Rein was born in Schiedam, Netherlands on the 14th September 1932. He wanted to become a missionary brother and followed the training course for WF brothers in St. Charles, near Boxtel and ‘s-Heerenberg. He took his first Missionary Oath on 28th January 1956, taking the name Casimiris, as was the custom for the Brothers at the time. Before he entered the White Fathers, Rein had worked as a fitter and lathe operator and as a warehouseman. He had a sound judgment, a phlegmatic disposition, and was not easily thrown off balance. He loved anecdotes and stories, and had a somewhat dry sense of humour. He was a steady worker sometimes slow, with an eye for detail; he was more theoretical than practical by inclination.
In January 1956, Rein went to Mariënthal, the Brothers Scholasticate in Luxemburg for further training. February 1958 sees him occupying the post of doorkeeper at the Dutch Provincial House and for technical services. From July 1959, he worked in a garage for ten months to prepare himself for his mission in Tanzania.
He left for Mwanza Diocese in Tanzania on the 13th September 1959. Bishop Josef Blomjous (+1992), sent him to Kipalapala Language Centre to learn Swahili and culture of the country. For relaxation, he designed furniture for the Archdiocesan buildings. The Archdiocese of Tabora had bought three houses in Urambo, which was the site of a failed groundnut scheme of the former Colonial Government, and Rein was sent with two other brothers and a group of workers to dismantle them and to re-use the cement blocks, windows and doors for other buildings. For Rein, it was a perfect opportunity to practice his Swahili.
Once he was back in Mwanza, Bishop Blomjous gave him permission to study the Sukuma language and culture. He took his permanent Missionary Oath in Sumve on 2nd March 1962. He was appointed to Ibindo Parish in November 1963 for what he described as “«all sorts of little jobs in and around the house.»
In 1965, we find him in Nyegezi, on the the shores of Lake Victoria. He installed the huge water-pump, which had to serve all the institutions founded by Bishop Blomjous The complex included the Regional House ( a former research centre), the Junior Seminary, a Social Training Centre (now St. Augustine’s University) and an Agricultural Centre as well as two secondary boarding schools, one for boys and one for girls. He was responsible for all the technical services in the area. In October 1967, the Treasurer General wrote that Rein had become a good mechanic. In May 1968, he installed the water amenities for the presbytery and the diocesan hospital.
However, Rein felt called to pastoral work as a priest. With the agreement of his Superiors, he did his training in Tanzania. He began studying Philosophy in Ntungamo Seminary, near Bukoba, in January 1969. One of his teachers wrote, “His integration with the students, all Tanzanian and more than 10 years younger, is very good and admirable.” However, he found the transition from manual work to full time studies was tougher than he expected, but he persevered. In his free time, he created a little waterfall in the seminary grounds, which had sufficient power to pump the water up the hill to serve the seminary and the house and garden of the bishop.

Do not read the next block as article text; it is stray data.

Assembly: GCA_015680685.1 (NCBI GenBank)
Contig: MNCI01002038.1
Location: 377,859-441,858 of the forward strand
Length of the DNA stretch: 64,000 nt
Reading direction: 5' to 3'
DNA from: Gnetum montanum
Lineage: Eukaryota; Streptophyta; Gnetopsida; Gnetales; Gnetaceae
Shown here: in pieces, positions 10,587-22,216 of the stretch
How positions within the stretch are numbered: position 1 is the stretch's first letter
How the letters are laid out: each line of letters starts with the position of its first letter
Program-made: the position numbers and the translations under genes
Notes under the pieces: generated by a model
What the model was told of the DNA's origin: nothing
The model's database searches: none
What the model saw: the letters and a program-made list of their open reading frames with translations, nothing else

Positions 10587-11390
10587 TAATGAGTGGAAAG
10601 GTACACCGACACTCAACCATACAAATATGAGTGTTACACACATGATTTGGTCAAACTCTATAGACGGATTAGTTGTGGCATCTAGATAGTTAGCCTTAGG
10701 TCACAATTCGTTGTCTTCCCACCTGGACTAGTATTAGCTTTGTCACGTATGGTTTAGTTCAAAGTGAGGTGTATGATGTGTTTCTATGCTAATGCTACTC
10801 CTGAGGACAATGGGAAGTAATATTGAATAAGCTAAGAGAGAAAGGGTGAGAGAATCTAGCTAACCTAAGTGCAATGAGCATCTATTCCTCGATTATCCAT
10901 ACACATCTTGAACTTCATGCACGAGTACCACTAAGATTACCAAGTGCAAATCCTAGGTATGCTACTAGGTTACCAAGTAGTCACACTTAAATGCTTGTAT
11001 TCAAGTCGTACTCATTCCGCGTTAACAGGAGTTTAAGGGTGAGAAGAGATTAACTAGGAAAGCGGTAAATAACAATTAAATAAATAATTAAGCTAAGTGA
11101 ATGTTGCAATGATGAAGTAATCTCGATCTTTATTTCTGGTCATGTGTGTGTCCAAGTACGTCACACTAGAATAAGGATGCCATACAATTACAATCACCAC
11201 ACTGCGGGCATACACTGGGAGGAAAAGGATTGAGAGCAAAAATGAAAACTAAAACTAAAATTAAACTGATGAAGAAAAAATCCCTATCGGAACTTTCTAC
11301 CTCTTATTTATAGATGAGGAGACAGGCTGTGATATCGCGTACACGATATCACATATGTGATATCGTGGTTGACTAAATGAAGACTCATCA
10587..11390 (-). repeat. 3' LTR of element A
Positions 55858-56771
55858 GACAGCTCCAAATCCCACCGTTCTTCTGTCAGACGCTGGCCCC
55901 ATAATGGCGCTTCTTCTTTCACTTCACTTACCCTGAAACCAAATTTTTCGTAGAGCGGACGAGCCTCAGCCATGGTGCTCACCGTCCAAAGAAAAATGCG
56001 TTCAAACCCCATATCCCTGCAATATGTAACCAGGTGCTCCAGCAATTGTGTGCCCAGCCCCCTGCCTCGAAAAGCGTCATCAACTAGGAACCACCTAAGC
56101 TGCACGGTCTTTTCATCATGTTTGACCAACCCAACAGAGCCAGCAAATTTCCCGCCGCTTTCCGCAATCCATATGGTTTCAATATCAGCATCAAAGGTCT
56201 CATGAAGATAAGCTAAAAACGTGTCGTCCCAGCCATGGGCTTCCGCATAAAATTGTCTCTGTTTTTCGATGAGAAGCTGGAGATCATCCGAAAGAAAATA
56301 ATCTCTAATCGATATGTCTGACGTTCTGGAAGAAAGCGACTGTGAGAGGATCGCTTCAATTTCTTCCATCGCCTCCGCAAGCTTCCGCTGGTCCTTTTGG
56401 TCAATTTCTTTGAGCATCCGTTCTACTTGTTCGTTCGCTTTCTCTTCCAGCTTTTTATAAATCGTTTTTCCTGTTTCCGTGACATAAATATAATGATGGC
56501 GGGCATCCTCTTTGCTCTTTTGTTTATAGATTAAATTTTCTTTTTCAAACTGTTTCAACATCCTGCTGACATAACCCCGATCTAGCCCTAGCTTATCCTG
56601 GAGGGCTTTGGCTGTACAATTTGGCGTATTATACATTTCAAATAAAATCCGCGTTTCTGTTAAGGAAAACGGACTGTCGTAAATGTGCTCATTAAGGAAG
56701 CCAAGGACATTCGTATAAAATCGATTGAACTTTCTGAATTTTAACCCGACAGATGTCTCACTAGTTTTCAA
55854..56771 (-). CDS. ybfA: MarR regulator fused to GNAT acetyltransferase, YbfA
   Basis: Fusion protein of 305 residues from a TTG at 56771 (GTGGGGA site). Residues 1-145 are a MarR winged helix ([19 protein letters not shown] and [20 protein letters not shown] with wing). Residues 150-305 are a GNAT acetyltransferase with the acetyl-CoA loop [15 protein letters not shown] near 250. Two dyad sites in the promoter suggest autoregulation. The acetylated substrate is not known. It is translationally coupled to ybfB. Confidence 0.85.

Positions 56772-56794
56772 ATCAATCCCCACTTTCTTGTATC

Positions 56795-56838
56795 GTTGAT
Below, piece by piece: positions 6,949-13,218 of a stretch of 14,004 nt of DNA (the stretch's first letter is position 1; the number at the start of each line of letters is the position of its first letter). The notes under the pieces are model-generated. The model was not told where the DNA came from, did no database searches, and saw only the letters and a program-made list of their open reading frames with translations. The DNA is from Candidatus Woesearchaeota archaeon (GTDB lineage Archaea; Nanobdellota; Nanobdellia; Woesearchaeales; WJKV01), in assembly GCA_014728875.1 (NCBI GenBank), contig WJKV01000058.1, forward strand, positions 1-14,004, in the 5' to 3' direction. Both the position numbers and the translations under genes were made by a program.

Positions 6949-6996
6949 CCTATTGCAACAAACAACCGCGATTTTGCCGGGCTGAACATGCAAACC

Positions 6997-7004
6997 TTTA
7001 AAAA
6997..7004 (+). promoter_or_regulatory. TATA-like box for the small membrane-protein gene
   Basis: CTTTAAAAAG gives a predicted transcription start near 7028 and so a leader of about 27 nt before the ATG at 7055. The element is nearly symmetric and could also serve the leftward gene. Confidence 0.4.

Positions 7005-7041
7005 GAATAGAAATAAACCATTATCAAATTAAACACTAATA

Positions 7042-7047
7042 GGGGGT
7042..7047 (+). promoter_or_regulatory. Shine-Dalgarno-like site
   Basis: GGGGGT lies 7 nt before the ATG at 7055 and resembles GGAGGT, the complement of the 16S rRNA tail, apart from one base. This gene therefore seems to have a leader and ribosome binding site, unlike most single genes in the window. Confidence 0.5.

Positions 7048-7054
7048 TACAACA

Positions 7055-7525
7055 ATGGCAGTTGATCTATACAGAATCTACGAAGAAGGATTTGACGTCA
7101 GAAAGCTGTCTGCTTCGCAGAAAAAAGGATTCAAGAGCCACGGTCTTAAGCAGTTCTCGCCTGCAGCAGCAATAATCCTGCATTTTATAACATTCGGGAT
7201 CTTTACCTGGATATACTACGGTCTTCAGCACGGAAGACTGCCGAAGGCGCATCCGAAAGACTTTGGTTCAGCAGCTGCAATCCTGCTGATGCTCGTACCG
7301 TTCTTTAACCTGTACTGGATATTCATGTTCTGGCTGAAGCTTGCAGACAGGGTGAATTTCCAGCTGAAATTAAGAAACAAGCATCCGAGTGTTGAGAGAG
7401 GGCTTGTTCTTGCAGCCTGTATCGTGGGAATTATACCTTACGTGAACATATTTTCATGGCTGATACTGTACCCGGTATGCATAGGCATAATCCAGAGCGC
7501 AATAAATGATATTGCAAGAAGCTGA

The following year, Rein went to Kipalapala Major Seminary to study Theology. He studied hard but he thought both programmes too academic and little geared to pastoral practice. Owing to his age and experience, he followed a shortened seminary programme although he followed the full Theology course. The Bishop of Sumbawanga, Charles Msakila, in whose diocese he was going to serve, ordained him priest on 8th July 1973.
After his ordination, Rein returned for some home leave, which was followed by a four-month stage to perfect his Swahili. His first priestly appointment was to Mamba Parish. In January 1977, he wrote that he felt “quite at ease.” His work was mainly visiting outstations and home visiting, sometimes on foot through swampy areas. In June 1977, he moved to Ulumi Parish before an appointment as curate to Tunduma in May 1984. He did the Session/Retreat in Jerusalem in March 1989 before returning to Kabanga Parish in Kigoma Diocese in June 1989. In June 1992, he spent some time in Kipalapala Language and Culture Centre replacing the bursar temporarily. As such, he looked after the personnel, the daily meals for the sometimes-demanding foreign students and of course the shopping.
In his few letters from Kabanga, he wrote only that he felt “really at home.” In 2008, the parish ran a campaign among Catholics to have their traditional marriages blessed in church. This took place on New Year’s Day 2009 and 40 couples participated some of whom were already grandparents! It was quite a joyful ceremony.
Rein wrote in September 2010 that he could no longer walk any distance because of a painful back. At Kabanga Diocesan Hospital, two recently graduated physiotherapists, after a long period of treatment, diagnosed that the pain was due to the deterioration of his spine. Rein returned to the Dongen community in the Netherlands in November 2011 and some months later, he moved to Heythuysen.
Rein could only walk with difficulty and cycling was sometimes easier. He was always cheerful. He enjoyed music and could be heard humming as he shuffled down the corridors. In is younger years, he had played the violin and the flute. He was a member of the house choir when it was in existence. During 2016, Reins health deteriorated and he died peacefully in his flat on 16th December 2016. The characteristic of Jesus that Rein highlighted in his life was, “We know that you are true, and teach the way of God truthfully» (Mt.22, 16).
Together with relatives and friends, we buried him in our St. Charles Cemetery on 22nd December 2016.
Marien van den Eijnden, M.Afr.